Are You That Somebody?
Norm Frickey offered us a poem in this issue that reminds us that things don’t happen unless Somebody takes responsibility to see
that they do. Part of that is the individual. It’s easy to fall into the trap of expecting another person to do the job. I know I’m
guilty of it myself. And part of it is leadership. Your job — and my job — as a leader includes making sure that Somebody knows they
In most Executive Committee (EC) meetings we discuss a multitude of ideas, and we agree that some of them are solid enough that
Somebody needs to follow up. Yet all too often we leave without anyone signing up to handle them. Much of the time when the next EC
meeting rolls around, nothing has been done about these good ideas. Obviously, Somebody should have stepped up to take responsibility
to follow up on the idea, or Somebody should have exercised their leadership skills to assign the task to a willing volunteer. But
aren’t we all Somebody?
The Club Success Plan has a column labeled Assignment. It lists who normally has responsibility for the Distinguished Club Program
requirements. All we have to do is get together and make sure that Somebody takes responsibility for the requirements, sets target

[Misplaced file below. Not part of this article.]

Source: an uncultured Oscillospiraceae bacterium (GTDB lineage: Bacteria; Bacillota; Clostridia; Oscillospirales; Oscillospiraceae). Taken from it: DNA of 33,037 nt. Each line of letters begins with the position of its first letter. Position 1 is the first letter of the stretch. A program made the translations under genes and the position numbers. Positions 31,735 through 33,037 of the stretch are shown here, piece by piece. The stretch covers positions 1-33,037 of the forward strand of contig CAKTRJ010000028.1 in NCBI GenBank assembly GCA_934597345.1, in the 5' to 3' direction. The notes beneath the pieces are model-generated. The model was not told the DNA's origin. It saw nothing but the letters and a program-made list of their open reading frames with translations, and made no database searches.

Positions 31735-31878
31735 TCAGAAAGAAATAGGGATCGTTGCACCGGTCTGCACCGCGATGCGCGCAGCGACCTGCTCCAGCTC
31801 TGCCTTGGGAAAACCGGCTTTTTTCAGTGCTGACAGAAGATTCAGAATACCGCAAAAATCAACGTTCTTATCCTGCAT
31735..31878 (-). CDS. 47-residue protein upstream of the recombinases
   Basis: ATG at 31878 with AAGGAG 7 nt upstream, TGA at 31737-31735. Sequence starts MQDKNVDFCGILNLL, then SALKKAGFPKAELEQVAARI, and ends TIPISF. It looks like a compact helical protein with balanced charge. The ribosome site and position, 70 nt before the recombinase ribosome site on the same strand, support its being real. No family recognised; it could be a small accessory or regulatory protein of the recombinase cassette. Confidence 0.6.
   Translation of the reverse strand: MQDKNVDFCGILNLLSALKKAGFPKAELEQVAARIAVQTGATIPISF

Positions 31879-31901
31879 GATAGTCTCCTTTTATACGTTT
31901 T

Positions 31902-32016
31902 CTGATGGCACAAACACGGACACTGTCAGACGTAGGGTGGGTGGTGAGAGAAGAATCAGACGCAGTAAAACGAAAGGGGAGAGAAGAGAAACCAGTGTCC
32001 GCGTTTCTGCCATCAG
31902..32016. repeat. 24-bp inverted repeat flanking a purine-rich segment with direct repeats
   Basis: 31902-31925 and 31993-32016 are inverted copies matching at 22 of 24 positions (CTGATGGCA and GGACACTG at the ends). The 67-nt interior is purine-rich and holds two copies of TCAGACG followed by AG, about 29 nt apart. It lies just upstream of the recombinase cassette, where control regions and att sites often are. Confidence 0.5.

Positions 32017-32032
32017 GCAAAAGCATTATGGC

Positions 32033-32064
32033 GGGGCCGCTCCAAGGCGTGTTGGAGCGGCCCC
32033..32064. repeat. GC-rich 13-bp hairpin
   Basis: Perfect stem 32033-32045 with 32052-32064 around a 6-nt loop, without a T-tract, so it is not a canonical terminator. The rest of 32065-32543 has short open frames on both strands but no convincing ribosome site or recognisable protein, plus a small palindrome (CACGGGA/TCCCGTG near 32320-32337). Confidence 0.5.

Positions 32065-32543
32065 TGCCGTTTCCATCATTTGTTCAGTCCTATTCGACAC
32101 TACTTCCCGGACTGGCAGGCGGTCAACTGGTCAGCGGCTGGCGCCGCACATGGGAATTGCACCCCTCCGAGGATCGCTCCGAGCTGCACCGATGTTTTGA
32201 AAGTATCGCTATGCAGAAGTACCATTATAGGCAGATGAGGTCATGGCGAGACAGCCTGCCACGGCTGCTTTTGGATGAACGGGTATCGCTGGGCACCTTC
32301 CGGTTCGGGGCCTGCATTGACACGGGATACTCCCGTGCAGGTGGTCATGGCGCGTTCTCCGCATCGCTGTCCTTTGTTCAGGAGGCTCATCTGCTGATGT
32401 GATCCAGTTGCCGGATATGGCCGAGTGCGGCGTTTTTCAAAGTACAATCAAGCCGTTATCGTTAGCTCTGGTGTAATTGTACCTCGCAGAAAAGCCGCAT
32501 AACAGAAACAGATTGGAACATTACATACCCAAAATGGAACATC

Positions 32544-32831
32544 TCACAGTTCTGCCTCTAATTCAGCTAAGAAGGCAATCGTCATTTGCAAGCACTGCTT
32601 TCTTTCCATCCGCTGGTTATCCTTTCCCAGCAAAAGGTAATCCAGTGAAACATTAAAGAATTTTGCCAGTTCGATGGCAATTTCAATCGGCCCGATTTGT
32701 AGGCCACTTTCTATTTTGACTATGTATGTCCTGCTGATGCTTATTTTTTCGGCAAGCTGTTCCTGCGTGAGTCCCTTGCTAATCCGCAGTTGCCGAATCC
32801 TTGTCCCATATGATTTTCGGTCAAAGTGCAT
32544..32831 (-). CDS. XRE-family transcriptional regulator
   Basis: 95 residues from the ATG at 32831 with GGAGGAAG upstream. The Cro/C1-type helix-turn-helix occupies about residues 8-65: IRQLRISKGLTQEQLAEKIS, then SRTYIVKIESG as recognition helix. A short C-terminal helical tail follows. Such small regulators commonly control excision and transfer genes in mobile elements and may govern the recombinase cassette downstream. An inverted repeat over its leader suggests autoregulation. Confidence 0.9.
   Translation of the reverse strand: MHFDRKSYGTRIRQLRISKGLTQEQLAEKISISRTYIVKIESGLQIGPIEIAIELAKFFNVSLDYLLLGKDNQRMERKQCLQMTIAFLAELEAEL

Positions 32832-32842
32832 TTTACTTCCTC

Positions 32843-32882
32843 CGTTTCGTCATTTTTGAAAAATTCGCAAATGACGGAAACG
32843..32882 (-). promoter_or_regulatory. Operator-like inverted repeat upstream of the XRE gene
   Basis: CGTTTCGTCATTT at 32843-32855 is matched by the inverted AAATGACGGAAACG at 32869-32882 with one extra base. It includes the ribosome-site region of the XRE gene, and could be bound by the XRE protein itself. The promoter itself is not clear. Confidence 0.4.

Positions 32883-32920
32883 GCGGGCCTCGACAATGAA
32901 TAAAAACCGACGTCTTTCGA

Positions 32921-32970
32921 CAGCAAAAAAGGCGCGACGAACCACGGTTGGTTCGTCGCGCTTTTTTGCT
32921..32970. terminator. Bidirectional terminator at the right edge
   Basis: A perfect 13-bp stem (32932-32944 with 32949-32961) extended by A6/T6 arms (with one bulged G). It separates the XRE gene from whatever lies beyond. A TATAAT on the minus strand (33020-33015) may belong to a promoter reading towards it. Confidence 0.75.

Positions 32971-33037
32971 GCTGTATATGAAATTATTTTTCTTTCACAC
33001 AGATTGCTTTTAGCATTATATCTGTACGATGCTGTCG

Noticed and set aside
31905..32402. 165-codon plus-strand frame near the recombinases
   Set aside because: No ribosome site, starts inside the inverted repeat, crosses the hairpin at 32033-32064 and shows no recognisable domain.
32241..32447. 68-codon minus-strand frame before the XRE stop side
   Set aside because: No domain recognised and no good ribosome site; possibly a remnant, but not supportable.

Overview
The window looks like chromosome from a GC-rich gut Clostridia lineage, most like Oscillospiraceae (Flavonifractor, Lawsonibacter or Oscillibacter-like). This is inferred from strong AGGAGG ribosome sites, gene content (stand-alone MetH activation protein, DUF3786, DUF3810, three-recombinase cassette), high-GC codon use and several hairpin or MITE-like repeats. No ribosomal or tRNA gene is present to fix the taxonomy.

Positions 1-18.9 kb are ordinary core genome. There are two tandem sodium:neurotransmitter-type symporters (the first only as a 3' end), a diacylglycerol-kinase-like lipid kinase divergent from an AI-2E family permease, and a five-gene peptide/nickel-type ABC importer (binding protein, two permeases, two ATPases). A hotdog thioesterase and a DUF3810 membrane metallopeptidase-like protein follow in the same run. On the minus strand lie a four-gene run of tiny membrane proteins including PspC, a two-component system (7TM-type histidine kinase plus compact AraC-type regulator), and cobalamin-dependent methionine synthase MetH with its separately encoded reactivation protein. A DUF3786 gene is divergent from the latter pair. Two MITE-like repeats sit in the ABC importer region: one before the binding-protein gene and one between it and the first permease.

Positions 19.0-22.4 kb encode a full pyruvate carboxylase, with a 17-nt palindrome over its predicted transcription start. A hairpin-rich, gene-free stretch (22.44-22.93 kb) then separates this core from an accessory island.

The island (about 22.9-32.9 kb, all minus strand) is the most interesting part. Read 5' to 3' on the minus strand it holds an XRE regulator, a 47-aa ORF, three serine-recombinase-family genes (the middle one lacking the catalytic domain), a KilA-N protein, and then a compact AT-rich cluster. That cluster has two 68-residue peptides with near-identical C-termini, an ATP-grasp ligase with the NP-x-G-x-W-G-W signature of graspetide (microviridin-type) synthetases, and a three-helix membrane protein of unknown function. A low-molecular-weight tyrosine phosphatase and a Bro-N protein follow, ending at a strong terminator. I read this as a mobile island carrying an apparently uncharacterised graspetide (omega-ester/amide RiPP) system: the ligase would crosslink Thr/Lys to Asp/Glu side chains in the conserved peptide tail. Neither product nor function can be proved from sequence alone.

dates, and monitors progress. A piece of cake, and participating in the planning is one of the requirements for Advanced Leader Bronze.
So why don’t we do it? Simple, Somebody, typically the president, has to take responsibility for getting everyone together to work
out the plan, but for a number of reasons that doesn’t always happen. Now what? How about Somebody reminding them. Are you that
Somebody? Am I?
In and out of Toastmasters we are continually faced with that question: am I that Somebody? If we ignore it, perhaps another Somebody
will step up. Maybe, but don’t count on it. The only way we make progress is to take action. Somebody has to take that action. Are you
A man goes into a bar with his dog. He goes up to the bar and asks for a drink.
The bartender says "You can't bring that dog in here!" The guy, without missing a beat, says "This is my seeing-eye
"Oh man," the bartender says, "I'm sorry, here, the first one's on me." The man takes his drink and goes to a
table near the door.
Another guy walks into the bar with a Chihuahua. The first guys sees him, stops him and says "You can't bring that dog in here
unless you tell him it's a seeing-eye dog."
The second man graciously thanks the first man and continues to the bar. He asks for a drink. The bartender says "Hey, you can't
bring that dog in here!"
The second man replies "This is my seeing-eye dog." The bartender says, "No, I don't think so. They do not have
Chihuahuas as seeing-eye dogs."
The man pauses for a half-second and replies "What??! They gave me a Chihuahua??!"
When NASA first started sending up astronauts, they quickly discovered that ball-point pens would not work in zero gravity.
To combat this problem, NASA scientists spent a decade and $12 billion developing a pen that writes in zero gravity, upside down,
underwater, on almost any surface including glass and at temperatures ranging from below freezing to over 300° C.
The Russians use a pencil.